Part V: Malta 2015

One of our former neighbours asked for a list of tips for travelling like we're doing, so here it is:

Gypsy Tips -  Meaningful Travel on a Moderate Budget   

* If you are interested in more meaningful, non-touristy travel, very early in your planning (at least 6-12 months in advance) spend some serious time in self-reflection and clarify the purpose for your travels. It can be anything important to you: enlightenment, self-discovery, experiencing ancient civilizations, reclaiming closeness to nature, understanding roots… there are dozens of reasons with enough substance to provide a framework for life-changing travel.  To stay sane and on track during your travels, remind yourself regularly of that reason. It’s a big world full of distractions and it’s easy to lose balance and feel overwhelmed on long journeys, so protect yourself by finding quiet time every day. A regular practice of meditation and/or yoga while travelling is invaluable.

* Use guide books early in your planning and start reading/skimming them cover-to-cover at least six months before your trip. Lonely Planet, Moon Books, Bradt Guides, and some other brands provide excellent resources. These guides can lead you to out-of-the-way places and more personalized accommodations, help you save lots of money, minimize uncertainty, and let you focus on the experience with minimal logistical worries.  Books are heavy - tear out the pages you won't need, or just take the section of the book that will use.  

*  Learn some of the local language before you go.  At a minimum, take a small pocket-sized phrase book and carry it with you all the time. People will wait while you look up a critical word, and will appreciate the effort.  The first word to learn is the local 'thank-you'.  Use it at the end of every interaction.  You'll be amazed at the amount of good will that will generate and how much it will enhance your trip.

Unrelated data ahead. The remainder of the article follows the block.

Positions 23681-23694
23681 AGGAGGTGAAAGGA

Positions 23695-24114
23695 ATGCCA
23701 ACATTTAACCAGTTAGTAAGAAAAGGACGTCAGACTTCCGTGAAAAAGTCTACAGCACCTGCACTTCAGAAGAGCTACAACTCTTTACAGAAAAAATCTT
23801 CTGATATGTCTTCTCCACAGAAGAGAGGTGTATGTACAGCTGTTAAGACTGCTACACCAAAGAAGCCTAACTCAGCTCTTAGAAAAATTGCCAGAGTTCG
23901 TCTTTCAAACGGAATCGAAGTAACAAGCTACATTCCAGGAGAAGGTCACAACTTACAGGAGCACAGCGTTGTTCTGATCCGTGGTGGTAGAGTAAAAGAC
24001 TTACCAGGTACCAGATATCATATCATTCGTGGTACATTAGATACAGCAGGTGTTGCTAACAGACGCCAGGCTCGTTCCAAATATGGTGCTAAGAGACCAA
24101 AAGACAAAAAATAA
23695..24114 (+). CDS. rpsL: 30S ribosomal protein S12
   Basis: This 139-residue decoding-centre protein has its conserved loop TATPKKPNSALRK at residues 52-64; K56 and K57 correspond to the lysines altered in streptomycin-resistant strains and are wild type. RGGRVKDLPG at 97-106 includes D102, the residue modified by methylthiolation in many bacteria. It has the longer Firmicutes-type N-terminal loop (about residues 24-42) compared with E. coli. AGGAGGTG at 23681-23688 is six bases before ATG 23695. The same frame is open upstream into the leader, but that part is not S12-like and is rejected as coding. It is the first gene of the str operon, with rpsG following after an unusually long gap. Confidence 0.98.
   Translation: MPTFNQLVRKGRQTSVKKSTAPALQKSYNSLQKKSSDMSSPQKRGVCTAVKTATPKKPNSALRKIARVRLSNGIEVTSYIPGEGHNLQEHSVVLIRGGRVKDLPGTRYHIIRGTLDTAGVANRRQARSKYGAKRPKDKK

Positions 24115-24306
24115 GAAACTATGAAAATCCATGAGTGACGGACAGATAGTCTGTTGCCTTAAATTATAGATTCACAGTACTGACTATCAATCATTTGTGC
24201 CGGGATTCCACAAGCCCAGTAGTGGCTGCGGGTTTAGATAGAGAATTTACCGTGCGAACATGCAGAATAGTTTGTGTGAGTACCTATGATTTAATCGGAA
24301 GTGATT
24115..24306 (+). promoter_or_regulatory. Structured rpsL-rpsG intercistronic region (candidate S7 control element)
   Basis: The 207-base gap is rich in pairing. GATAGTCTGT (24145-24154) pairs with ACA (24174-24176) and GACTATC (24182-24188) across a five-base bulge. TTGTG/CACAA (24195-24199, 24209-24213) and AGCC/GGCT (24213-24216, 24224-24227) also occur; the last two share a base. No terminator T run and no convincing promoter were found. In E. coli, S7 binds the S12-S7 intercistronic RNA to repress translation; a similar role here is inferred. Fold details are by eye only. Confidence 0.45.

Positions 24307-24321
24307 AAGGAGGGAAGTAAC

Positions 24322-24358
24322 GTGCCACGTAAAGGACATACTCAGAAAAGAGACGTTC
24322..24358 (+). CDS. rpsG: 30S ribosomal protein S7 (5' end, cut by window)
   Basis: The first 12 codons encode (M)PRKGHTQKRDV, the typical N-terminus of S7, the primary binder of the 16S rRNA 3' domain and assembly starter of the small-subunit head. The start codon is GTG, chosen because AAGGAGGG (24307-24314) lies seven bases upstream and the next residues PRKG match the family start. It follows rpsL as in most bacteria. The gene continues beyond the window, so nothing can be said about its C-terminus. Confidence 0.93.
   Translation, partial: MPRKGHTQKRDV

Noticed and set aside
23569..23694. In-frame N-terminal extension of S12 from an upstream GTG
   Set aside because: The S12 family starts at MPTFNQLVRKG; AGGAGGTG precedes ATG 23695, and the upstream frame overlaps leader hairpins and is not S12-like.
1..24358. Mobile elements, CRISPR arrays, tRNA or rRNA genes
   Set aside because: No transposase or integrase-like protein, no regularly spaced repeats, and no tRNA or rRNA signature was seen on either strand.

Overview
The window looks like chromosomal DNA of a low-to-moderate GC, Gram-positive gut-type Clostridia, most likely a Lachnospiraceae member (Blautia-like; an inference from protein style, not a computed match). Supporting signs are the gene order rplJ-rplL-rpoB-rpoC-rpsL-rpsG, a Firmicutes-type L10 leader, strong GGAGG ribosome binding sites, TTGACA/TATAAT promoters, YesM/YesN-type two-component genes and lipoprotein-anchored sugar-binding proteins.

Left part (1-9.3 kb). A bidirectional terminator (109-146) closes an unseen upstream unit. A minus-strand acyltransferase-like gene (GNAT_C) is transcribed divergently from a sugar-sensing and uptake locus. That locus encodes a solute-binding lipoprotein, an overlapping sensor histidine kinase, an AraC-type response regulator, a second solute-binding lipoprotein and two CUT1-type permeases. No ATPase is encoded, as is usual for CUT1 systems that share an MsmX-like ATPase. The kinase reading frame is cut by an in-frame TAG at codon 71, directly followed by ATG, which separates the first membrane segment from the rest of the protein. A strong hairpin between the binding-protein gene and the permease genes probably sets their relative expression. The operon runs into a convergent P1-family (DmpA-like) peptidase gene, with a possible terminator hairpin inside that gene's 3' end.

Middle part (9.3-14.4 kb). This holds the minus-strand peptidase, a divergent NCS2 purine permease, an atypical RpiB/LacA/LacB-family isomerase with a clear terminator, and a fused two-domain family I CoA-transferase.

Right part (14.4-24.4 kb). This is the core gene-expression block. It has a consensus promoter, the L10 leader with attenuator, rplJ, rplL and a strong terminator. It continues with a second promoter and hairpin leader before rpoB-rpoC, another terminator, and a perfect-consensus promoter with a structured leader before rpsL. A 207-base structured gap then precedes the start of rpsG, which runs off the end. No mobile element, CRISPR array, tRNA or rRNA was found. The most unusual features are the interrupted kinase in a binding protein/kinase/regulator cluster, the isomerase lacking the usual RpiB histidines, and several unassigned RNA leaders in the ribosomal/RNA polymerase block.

* Stay for one to three months in any area, and take day trips or overnighters out and around the locality. This gives enough time to experience something a lot closer to being a ‘local’, and it dramatically lowers accommodation costs. Most landlords and hoteliers will negotiate much lower rates for longer stays. Look for daily accommodation rates that are around twice your accommodation budget, and negotiate a rate (at least half off) that matches your budget.

* Look for small towns or areas that are considered backpacker-friendly. There are usually guest houses and B&B’s in these areas which are comfortable and quiet and don’t have the tourist crush. Always try to find accommodation with at least minimal cooking facilities.

* Travel very light. Excellent backpacks or small sturdy suitcases are readily available - aim for 10 kg or less per person, fully loaded. You don’t need to start with anything more than traveller-sized toiletries and a few sets of casual clothes, because anything else you need will be available virtually anywhere you travel. Laundromats are easy to find and doing the laundry every few days gives you something to build a day around. Tasks like laundry and ‘small shopping’ (a few pieces of fruit, a t-shirt, toothpaste, some necessary gadget) are a great way to explore and give you a reason to interact with local people.

* Good walking shoes are essential, and a second pair of sandals or flip-flops is all the footwear you will ever need. Walk every day and explore the local area. Shop in outdoor markets, go out for coffee, and often just hang out and watch the world go by.